Dual Court System Q&A

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Q1. What is the dual-court system? Why do we have a

dual court system?

A. The dual-court system is the result of a general a agreement

among the nation's founders about the need for individual states to retain significant legislative authority and judicial autonomy separate from federal control. The reason why we have a dual-court system is, back then; new states joining the union were assured of limited federal intervention into local affairs. The state legislatures were free to create laws, and state court systems were needed to hear cases in which violations of those laws occurred. Today, however, state courts do not hear cases involving alleged violations of federal law, nor do federal courts involve themselves in deciding issues of state law unless there is a conflict between local or state statues and federal constitutional guarantees. When that happens, claimed violations of federal due process guarantees especially those found in the Bill of Rights.

B. Could the drive toward court unification eventually lead to

monolithic court system? Would such system be effective?

No, the drive towards court unification could eventually lead to a monolithic court system because the would give the federal court system too much control and besides, state legislative would make the better decision when it comes to the needs and local affairs. This would not be an effective solution because the system is too complex. The state legislature is better fit to make right decision about local affairs.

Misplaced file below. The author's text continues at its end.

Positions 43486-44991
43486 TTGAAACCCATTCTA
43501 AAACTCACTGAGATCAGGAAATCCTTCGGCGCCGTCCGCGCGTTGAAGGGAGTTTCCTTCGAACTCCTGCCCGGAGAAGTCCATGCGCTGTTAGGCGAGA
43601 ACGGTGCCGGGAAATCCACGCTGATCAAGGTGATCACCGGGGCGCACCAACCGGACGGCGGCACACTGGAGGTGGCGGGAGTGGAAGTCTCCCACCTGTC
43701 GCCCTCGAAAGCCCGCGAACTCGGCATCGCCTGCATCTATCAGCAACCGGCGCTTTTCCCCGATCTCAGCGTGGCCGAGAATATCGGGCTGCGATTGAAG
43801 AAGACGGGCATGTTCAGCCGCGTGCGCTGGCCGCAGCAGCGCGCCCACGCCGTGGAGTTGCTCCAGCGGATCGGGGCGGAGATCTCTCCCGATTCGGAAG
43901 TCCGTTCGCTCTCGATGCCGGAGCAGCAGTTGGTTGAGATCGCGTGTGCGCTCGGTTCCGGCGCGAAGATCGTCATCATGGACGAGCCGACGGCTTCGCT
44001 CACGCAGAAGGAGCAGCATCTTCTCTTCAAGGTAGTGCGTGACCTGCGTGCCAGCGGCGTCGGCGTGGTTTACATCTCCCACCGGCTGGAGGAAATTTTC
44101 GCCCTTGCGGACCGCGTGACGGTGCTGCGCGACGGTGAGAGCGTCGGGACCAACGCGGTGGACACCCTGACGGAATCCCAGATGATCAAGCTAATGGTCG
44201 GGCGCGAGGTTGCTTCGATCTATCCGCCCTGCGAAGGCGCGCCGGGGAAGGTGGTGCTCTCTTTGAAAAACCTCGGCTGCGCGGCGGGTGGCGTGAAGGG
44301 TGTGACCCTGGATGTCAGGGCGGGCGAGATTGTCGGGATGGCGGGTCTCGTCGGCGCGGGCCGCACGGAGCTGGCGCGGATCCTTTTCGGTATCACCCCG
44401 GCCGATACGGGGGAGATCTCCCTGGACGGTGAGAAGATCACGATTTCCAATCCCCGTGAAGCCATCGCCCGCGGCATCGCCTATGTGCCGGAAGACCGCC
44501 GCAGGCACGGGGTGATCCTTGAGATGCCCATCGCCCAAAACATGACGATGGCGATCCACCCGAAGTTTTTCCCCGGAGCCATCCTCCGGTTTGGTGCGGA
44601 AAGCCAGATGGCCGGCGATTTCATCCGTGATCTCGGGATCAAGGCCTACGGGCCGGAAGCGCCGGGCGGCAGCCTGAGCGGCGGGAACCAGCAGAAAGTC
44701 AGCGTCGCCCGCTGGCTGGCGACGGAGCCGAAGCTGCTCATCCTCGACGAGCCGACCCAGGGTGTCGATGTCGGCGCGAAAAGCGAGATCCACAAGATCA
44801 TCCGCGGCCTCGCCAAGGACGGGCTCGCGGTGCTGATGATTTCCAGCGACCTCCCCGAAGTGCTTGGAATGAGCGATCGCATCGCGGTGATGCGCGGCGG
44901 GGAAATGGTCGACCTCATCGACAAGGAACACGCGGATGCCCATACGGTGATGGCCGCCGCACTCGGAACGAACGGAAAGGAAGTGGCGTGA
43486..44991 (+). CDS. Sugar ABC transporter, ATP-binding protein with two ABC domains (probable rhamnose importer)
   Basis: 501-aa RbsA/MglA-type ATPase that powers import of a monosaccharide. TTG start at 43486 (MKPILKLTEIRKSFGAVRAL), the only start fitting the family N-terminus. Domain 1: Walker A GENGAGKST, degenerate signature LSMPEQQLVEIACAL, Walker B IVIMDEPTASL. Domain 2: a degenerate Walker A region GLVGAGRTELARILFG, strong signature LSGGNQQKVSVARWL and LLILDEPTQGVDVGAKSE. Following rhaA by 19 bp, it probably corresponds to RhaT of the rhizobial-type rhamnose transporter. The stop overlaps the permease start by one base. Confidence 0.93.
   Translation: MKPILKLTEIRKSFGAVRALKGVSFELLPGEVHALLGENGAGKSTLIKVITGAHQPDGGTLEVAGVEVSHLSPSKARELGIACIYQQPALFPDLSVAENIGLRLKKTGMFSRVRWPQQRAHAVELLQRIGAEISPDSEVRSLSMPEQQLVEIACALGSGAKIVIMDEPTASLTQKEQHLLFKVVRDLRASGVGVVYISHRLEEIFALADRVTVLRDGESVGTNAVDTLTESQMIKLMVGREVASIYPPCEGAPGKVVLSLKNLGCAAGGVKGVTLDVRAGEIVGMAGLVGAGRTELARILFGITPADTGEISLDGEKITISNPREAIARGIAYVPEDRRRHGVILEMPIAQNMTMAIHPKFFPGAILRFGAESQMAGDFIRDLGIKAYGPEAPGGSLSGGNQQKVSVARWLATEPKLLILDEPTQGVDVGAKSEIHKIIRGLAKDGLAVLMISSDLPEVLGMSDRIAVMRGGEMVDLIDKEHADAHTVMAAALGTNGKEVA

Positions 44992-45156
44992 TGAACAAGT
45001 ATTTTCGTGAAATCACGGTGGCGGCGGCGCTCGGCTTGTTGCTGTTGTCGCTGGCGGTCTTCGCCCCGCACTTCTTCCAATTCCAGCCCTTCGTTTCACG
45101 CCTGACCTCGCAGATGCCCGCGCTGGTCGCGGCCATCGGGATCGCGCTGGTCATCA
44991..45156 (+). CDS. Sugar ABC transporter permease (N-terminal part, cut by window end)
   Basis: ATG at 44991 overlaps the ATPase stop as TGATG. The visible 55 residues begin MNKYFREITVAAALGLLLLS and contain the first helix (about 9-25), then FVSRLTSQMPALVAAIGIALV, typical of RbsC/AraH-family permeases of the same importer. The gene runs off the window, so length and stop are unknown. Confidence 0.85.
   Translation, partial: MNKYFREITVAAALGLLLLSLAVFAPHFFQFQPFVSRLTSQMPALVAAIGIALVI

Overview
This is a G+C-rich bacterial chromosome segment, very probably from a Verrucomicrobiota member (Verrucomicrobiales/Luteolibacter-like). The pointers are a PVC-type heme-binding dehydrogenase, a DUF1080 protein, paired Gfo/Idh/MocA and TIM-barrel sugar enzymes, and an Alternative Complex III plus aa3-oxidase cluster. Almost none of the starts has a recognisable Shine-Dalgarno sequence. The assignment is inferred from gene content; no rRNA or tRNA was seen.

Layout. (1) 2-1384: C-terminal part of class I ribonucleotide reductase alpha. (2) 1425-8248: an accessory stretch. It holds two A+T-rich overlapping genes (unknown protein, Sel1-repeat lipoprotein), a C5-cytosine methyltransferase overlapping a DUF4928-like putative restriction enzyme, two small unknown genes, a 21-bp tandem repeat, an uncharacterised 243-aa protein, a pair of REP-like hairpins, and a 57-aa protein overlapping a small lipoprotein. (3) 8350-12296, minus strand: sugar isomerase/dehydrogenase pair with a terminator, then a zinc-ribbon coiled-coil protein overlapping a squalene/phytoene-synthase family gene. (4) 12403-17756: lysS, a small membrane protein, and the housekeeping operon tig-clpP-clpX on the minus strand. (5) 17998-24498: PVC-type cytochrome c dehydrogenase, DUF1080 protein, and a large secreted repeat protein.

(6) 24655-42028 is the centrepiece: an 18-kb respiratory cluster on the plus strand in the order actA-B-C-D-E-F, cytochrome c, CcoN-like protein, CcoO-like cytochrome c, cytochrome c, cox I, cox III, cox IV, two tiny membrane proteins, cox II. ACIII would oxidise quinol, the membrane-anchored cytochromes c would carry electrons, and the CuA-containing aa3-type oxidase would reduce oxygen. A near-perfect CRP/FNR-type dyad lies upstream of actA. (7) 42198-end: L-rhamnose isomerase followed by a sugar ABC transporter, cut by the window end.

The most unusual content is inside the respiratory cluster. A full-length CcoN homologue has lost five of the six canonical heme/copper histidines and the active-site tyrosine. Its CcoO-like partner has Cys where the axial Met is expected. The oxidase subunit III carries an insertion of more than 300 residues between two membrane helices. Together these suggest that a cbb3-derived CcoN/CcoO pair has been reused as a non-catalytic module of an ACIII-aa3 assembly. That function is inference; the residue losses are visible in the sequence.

Q2. Chapter 8 says that 90% of all criminal cases carried beyond

the initial stages are finally resolved through plea

bargaining. What are some of the problems associated with

plea bargaining? Given those problems, do you believe

that plea bargaining is an acceptable practice in today's

criminal justice system?

A. The problems associated with plea bargaining are entered

pleas may be choose for the punishment likely to be associated with them rather than for their accuracy in describing the criminal offense in which the defendant was involved. For instance, a charge of indecent liberties, for example, in which the defendant is accused of sexual

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